Although in March 1948 the Shiromani Akah Dal had directed all Akali legislators to join Congress legislature party en bloc, Hukam Singh, who had been elected to the Constituent Assembly in April 1948, continued to function in opposition. He stubbornly fought for the protection of the rights of the minorities and, failing to get protection for the Sikhs as a religious minority, he refused to put his signatures as a member to the new constitution. On his election to Parliament in 1952, he was secretary of the National Democratic Front of which Dr Shyama Prasad Mookerjee was the president, but later he joined and remained in the Congress party. On the question of Punjabi Suba, he favoured the reorganization of the state on linguistic rather than on religious basis. He was the chief architect of the regional Formula which, however, did not work.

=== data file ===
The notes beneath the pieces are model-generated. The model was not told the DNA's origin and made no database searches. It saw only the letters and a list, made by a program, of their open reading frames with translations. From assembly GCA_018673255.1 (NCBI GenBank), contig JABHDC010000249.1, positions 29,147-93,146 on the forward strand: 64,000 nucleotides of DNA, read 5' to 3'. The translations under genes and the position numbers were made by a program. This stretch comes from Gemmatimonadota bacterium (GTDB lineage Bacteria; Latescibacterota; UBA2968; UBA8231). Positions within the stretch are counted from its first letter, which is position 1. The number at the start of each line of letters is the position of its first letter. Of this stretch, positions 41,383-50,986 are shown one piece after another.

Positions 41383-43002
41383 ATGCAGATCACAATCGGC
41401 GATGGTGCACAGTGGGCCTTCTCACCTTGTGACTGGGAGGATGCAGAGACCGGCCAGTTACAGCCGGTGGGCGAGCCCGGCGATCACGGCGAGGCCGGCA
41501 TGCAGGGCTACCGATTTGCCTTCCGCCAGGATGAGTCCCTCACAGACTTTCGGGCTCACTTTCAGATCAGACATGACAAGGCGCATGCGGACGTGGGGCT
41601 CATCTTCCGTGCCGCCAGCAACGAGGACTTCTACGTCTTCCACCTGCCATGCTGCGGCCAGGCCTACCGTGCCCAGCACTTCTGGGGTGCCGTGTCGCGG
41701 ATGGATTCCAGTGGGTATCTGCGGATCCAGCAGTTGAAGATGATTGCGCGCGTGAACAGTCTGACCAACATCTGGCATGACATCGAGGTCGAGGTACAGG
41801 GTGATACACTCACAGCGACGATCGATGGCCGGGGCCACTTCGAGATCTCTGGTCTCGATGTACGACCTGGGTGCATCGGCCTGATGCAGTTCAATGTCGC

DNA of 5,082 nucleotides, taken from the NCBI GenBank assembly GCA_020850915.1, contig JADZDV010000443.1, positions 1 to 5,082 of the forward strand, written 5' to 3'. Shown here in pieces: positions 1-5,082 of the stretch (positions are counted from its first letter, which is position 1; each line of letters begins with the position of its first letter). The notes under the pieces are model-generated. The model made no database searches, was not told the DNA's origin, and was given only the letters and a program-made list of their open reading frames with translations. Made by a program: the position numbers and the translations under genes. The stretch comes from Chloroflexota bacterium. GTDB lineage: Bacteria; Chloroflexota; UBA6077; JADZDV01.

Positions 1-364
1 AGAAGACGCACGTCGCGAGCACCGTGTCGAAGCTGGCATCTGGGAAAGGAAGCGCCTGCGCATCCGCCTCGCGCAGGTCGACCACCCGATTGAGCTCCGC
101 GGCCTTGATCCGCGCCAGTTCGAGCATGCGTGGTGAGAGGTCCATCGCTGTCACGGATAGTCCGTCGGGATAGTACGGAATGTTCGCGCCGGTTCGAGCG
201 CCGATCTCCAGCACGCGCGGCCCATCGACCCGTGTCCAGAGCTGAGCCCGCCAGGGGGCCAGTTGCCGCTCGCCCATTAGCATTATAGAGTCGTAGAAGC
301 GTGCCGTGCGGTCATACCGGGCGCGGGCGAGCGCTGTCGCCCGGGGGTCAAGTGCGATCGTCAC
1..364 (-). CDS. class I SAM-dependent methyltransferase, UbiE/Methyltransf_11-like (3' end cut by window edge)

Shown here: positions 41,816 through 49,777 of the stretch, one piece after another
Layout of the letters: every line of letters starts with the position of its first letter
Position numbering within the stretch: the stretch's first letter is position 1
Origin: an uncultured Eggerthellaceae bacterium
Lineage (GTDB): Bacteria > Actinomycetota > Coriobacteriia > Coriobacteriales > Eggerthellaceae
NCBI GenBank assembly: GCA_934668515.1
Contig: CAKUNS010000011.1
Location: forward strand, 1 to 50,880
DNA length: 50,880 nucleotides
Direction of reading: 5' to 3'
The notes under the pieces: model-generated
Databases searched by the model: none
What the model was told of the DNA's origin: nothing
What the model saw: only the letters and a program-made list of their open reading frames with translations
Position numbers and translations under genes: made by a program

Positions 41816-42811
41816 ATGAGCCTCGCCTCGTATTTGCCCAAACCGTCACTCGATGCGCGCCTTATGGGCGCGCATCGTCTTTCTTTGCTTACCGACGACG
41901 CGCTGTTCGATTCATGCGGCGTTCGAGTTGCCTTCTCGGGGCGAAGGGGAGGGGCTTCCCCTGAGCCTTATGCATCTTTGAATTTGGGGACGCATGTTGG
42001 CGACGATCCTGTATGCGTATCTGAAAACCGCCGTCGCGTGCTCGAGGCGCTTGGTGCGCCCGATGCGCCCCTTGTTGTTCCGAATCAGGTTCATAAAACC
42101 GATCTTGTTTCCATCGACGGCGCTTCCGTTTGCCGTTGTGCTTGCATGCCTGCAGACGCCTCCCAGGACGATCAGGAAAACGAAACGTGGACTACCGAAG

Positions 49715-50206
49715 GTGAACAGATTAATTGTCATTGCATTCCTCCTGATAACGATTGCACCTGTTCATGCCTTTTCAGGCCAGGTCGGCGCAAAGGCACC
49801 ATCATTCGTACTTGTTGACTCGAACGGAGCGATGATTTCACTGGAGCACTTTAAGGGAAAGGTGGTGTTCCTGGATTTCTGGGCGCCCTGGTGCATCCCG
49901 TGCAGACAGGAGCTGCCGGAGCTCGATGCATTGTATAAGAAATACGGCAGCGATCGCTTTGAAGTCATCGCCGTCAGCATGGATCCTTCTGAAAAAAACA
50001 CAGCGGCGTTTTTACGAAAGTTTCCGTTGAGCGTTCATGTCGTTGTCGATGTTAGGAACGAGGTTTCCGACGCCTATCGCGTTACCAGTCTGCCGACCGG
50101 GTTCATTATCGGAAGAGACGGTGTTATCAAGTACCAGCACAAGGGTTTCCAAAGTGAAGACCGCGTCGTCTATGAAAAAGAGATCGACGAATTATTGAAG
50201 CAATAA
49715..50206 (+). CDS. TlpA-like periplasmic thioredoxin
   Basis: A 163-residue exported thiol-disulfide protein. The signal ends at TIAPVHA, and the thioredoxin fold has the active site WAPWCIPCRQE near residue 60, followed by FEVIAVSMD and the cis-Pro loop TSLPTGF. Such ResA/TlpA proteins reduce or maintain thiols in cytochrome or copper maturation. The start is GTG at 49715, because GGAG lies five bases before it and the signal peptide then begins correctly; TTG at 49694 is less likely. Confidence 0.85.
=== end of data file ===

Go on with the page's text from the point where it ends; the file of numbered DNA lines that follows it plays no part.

The Akalis' agitation for Punjabi Suba continued despite the failure of the strategy of fasts resorted to by their leaders during 1960-61. In 1965, when Sant Fateh Singh announced his resolve to go on an indefinite fast for the creation of a Punjabi-speaking state, the central government still seemed unyielding. But the Sant's gesture in postponing his fast in consideration of hostilities having broken out against Pakistan and his appeal to the Sikhs wholeheartedly to support India's war effort appeared to have touched the hearts of many people, including Lal Bahadur Shastri, who had by then taken over as the Prime Minister of India. He ordered the appointment of a parliamentary committee with Sardar Hukam Singh, then Speaker of the Lok Sabha, as Chairman to consider the question of Punjabi Suba, i.e. a Punjabi-speaking state. It was a miracle how Hukam Singh was able to secure from elements as diverse as the parliamentary committee a unanimous report. The committee gave its verdict in favour of a Punjabi State saying that the State of Punjab be reorganized on a linguistic basis.